The last few months have been hard for me and my little family here in California. But, throughout our little trials there has been some growth, some rebirth, some change. At least there was some forward motion, that’s always good.
We lost our little cockatiel, Mr. Charms, on Feb. 22nd. He was 27 years old and had an inoperable tumor on his esophagus. Putting him to sleep was the hardest thing I’ve ever done. I was crying so hard as we petted him and talked to him that I thought I was going to leave my head. Maybe I did a little. I didn’t like the way they put him to sleep before they euthanized him, but there wasn’t anything I could do about that. It’s how it’s done. Wild animals don’t always get the same caring, humane treatment when we euthanize them, but I believe that’s beginning to change, at least in the wild circles in which I socialize. They had to stick his tiny little head in a chamber where they administered the gas drug, and he went to sleep right away.
So much has gone through my head these last few months. I have many ruminations, all of which come and go as I’m walking out in the hills, pondering the tiny little moths, the way the wind moves the grass, the wildflowers that have no name to me; just that-neat-purple-one, that bush-of-yellow-ones, that white one up on the hill that is so full and beautiful but is too far away to get a close look. You can only look longingly or fleetingly, like at the mockingbird that sings to you from among the oak, or at the cicada (or was that a cricket?) camouflaged against a nameless tree.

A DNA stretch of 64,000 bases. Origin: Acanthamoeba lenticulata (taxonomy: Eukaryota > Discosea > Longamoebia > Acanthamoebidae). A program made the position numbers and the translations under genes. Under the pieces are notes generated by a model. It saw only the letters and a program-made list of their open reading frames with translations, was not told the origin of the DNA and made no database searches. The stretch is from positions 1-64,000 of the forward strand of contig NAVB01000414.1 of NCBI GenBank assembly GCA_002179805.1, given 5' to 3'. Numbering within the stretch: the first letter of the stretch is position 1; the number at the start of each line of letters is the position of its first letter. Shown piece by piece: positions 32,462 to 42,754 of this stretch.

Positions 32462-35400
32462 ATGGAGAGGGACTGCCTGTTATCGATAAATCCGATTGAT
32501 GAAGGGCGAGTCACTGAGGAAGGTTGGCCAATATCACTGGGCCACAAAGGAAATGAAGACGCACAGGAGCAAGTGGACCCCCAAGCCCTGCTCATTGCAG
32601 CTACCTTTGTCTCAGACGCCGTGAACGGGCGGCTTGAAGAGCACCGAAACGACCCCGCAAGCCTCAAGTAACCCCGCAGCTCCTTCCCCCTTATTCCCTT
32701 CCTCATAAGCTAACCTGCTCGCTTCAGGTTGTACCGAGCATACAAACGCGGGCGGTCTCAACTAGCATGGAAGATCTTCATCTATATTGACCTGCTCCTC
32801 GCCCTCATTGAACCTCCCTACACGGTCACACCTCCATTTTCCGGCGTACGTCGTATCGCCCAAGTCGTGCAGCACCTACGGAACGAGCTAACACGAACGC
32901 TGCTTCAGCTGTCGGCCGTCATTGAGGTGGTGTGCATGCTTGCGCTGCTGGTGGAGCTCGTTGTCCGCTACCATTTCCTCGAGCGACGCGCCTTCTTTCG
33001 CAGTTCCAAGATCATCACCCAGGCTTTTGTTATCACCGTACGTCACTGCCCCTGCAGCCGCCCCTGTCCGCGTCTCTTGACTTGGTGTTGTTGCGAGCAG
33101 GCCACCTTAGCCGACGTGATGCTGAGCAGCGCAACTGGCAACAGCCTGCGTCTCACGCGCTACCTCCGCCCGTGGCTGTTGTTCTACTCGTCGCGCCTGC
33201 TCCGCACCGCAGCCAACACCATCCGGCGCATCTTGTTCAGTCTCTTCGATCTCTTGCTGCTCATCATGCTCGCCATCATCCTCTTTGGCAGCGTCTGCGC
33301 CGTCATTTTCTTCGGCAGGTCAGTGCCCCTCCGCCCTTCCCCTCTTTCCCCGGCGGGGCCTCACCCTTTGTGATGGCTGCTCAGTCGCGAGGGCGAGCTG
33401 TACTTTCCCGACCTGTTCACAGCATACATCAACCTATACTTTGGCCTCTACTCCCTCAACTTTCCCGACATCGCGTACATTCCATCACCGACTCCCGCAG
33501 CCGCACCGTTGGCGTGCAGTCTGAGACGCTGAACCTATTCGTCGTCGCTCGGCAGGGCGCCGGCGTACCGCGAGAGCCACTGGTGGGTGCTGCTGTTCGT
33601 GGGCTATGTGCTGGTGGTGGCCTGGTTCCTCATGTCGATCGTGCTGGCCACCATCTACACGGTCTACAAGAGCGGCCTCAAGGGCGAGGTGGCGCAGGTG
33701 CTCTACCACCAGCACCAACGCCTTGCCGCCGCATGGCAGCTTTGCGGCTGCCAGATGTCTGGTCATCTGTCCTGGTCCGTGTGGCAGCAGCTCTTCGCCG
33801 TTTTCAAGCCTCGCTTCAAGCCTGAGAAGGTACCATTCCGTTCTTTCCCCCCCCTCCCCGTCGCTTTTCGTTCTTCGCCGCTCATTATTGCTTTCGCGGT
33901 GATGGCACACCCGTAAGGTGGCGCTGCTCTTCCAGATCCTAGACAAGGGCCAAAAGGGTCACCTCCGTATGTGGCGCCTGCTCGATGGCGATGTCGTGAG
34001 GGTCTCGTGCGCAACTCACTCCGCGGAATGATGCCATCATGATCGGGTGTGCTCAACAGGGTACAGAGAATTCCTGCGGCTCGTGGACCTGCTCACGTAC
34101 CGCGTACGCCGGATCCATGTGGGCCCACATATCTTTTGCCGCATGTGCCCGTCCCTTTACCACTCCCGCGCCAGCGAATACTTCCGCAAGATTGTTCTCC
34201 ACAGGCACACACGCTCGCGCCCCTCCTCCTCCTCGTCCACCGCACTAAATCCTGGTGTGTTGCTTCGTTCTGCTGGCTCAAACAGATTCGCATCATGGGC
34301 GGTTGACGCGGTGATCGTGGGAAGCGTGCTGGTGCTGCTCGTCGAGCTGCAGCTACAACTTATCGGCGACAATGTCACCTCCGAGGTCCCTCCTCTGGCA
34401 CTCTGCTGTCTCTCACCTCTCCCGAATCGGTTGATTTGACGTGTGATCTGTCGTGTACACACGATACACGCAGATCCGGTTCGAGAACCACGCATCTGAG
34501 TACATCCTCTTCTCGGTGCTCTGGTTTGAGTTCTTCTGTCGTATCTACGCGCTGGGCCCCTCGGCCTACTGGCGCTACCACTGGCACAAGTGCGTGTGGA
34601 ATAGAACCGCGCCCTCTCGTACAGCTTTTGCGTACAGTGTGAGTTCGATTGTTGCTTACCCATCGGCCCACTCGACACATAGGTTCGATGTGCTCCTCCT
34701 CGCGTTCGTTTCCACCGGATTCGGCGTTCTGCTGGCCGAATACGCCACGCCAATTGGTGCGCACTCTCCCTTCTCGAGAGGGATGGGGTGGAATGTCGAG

I’ve mostly been a bit beaten down, and trying to get my head clear again. I’ve had two or three bouts of the flu/cold nonsense over the last 6 months, I almost wacked off the tip of my finger on a stainless steel trashcan (it’s almost healed), and then, to top it all off, I had a stint in the emergency room just a few days ago for what is probably peptic ulcers. I’m trying to have a sense of humor about all of this, I really am. But this is the glorious thing about it all…
I’ve learned to slow down. Did you know that it takes the same amount of time to get up, shower, eat breakfast, feed your critters, etc. at a slow pace as it does if you go about it in a harried, quite unfashionable way? I’m thinking I might even take up reading the Wall Street Journal, I have so much leisure time in the morning.
The other thing that I’ve enjoyed in my sick/healing time at home is observing what critters I can from my little apartment porch. There’s the resident Anna’s Hummingbird at my feeder, the occasional house finch and phoebe, and then there are the crows. I just happened to be lucky enough, on two occasions, to see two or three crows defending their nests and young. Now, I actually didn’t see their nests or their young from my vantage point, but I knew what was going on because of their <call>. It’s a frantic call, and fast flying comes soon after. One crow starts flying frantically to the west, CAW-CAW-CAW. Then, I see another one coming in from the south, CAW-CAW-CAW. Then I see it, actually I see them, a Hawk and a Raven, being dive-bombed by the crows. They looked to be more concerned about the Raven, each taking their turn flying straight up and then diving at the Raven. The Raven was obviously flying away, it had either been dissuaded by the murder of crows or had already got what it came for. What a glorious thing to see, a little glimpse of a small war close to home.
It’s been a not so silent spring. I think throughout this all I’ve emerged a bit of a victor. It’s like nature said, take time to look at me, where’s the fire? Nature healed me, and I hope it continues to be my personal shaman.